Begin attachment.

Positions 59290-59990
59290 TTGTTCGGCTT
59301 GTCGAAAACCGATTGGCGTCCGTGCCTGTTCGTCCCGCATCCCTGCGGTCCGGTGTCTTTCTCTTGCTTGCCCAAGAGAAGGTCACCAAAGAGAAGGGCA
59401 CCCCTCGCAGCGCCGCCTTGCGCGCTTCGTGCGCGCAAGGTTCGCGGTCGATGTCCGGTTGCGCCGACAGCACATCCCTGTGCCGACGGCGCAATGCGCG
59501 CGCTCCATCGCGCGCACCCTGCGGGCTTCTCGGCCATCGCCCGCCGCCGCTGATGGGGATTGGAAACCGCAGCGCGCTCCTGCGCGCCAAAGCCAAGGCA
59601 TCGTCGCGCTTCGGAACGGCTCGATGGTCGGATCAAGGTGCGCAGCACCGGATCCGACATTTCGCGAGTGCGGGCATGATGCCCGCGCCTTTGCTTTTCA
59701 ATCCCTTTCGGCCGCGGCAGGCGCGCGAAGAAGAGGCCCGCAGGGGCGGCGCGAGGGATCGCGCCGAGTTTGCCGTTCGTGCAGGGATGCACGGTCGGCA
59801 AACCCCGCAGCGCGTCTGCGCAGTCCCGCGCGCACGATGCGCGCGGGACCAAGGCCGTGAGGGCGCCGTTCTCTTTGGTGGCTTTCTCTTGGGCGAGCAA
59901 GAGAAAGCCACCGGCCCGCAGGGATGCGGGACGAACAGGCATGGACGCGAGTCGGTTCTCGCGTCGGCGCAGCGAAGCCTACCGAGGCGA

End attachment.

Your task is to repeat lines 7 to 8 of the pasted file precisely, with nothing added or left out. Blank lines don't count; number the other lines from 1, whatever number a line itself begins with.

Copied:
59701 ATCCCTTTCGGCCGCGGCAGGCGCGCGAAGAAGAGGCCCGCAGGGGCGGCGCGAGGGATCGCGCCGAGTTTGCCGTTCGTGCAGGGATGCACGGTCGGCA
59801 AACCCCGCAGCGCGTCTGCGCAGTCCCGCGCGCACGATGCGCGCGGGACCAAGGCCGTGAGGGCGCCGTTCTCTTTGGTGGCTTTCTCTTGGGCGAGCAA